How to “Read” Your Lines and Wrinkles

I wrote about face-mapping recently, with regard to acne (you can read it here if you missed it), but today I want to go a bit further. You see, the ancient art of face-mapping or face-reading isn’t only about what your acne can tell you. even the simplest facial feature can tell you something about your body, your mind or emotions, or even your character.

Today we’re going to look at those lines and wrinkles that many of us notice as we journey through life.

face map imageThe above illustration shows many of the most common lines, wrinkles and other features we may notice on a day-to-day basis.

Here’s how to read them according to Ayurveda, the ancient Indian tradition of healing…

1. Horizontal lines on forehead – these lines are often known as “worry lines” because when we’re worried we tend to wrinkle our forehead. They could also be a sign of an excess of liquid, sugar or fat intake.
2. Right vertical line between eyebrows – this line can indicate a weak liver.
3. Left vertical line between eyebrows – this line can indicate a weak spleen.
4. Deep horizontal grove at top of nose – this could indicate that you’re prone to allergies, or that you have a low sex-drive.
5. Crows feet – these small lines seen radiating from the outer corners of the eyes could be a sign of weak eyesight which causes you to squint, as does bright light. They could also indicate a weak liver.
6. Bags or dark circles under the eyes – bags under the eyes is a sign of water-retention and could indicate a kidney problem. Dark circles can indicate poor circulation. For more information on dark under-eye circles, take a look at a previous article I wrote – Let’s talk about dark under-eye circles.
7. Tender area at centre of cheek – this can be a sign of sinus congestion, as when you’ve got a head cold, but it can also signal digestive problems.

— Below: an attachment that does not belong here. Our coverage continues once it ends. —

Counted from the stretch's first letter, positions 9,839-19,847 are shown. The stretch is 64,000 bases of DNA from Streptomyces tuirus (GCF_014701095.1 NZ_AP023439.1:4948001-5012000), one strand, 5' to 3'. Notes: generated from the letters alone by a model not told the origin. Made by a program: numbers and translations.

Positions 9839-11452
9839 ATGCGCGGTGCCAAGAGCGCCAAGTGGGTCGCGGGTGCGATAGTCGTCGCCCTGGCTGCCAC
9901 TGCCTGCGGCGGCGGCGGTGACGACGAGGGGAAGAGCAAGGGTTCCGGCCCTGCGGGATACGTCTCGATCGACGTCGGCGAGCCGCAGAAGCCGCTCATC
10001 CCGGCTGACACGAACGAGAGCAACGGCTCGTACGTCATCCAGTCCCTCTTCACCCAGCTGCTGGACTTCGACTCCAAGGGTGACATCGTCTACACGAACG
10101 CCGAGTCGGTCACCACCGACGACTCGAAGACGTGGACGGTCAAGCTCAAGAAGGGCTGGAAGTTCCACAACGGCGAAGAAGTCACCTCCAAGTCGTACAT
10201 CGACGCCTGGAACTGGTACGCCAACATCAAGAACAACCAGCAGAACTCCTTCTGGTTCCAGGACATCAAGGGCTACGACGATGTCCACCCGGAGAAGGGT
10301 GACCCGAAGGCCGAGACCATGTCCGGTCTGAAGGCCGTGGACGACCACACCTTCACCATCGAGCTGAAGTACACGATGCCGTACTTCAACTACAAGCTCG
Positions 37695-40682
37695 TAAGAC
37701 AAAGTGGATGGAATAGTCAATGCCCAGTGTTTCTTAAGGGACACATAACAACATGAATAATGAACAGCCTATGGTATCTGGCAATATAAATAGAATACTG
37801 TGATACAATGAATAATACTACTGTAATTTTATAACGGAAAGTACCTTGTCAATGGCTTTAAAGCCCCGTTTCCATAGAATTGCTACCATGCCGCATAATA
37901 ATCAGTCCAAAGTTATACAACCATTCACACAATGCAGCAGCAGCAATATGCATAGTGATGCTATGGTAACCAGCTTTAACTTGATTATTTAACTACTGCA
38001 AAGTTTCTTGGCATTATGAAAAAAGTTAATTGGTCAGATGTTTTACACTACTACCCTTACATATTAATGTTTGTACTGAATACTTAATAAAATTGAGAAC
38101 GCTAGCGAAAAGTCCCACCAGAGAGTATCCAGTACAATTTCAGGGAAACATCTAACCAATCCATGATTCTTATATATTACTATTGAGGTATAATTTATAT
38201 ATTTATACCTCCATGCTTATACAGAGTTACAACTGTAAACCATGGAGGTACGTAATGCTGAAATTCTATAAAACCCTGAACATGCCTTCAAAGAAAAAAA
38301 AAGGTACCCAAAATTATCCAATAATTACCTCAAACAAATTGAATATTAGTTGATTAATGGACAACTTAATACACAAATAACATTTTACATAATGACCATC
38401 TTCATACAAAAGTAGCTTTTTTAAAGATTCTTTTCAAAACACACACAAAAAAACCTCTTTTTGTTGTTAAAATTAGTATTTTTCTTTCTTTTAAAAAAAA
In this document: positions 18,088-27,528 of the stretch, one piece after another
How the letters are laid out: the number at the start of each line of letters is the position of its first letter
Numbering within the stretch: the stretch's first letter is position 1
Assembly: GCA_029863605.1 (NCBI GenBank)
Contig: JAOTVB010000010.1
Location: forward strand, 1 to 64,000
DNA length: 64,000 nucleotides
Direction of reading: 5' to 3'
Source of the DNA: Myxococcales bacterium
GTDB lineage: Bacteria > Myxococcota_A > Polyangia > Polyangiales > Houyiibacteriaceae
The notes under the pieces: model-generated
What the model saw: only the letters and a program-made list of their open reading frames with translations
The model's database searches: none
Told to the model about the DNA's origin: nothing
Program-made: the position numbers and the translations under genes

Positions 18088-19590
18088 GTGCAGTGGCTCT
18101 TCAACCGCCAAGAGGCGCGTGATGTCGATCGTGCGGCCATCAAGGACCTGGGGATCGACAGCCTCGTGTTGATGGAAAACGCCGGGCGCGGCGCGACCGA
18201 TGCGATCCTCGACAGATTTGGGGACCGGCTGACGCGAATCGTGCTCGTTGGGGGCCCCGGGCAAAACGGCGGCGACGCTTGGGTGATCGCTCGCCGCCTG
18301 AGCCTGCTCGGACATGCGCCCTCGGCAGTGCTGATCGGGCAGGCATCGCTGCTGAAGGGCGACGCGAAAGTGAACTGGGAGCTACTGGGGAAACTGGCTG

8. Red nose tip – as with acne found in this area, a red nose tip can be a sign of heart problems; perhaps your heart is feeling over-worked.
9. Deep vertical line at side of mouth – this line could be a signal of weaknesses in your reproductive system.
10. Prominent laughter lines – if you spend a lot of your time laughing then this is natural, but strong laughter lines can be a sign of pancreatic problems, or diabetes.
11. Vertical lines above top lip – do you smoke? These lines are often the result of smoking. They can also indicate a lack of sexual activity.
12. Spots on the lips…
Whitish discolouration – this can be a sign of parasites in the colon.
Blue-purple discolouration – this can signal poor circulation, perhaps due to constipation.
Dark spots – again, can indicate colon problems.
13. Double chin – often due to a person being over-weight, but could show a slow or weak thyroid gland.
14. Ring around iris – this discolouration around the iris of the eye can show high cholesterol.
15. Prominent temporal vein – this can show high blood pressure, which could be the result of anger or anxiety.
16. Deep groove on the chin – this line can indicate feelings of grief, or frustration. It can also show a strong sex drive.

As you can see from the above list, our facial lines and wrinkles don’t just indicate physical situations within the body, they also indicate feelings and emotions.

I’ve also split the face into three sections – forehead, nose and cheeks, and the mouth, chin and neck.

Ayurveda believes that any problems seen on the forehead indicates problems with the colon and can signal anxiety, fear or worry. Likewise, any problems seen on the nose and cheeks indicates issues with the small intestines and can show anger, jealousy or frustration. Lastly, any problems seen on the mouth, chin and neck can indicate issues with the chest and stomach, and can signal grief, depression or attachment issues.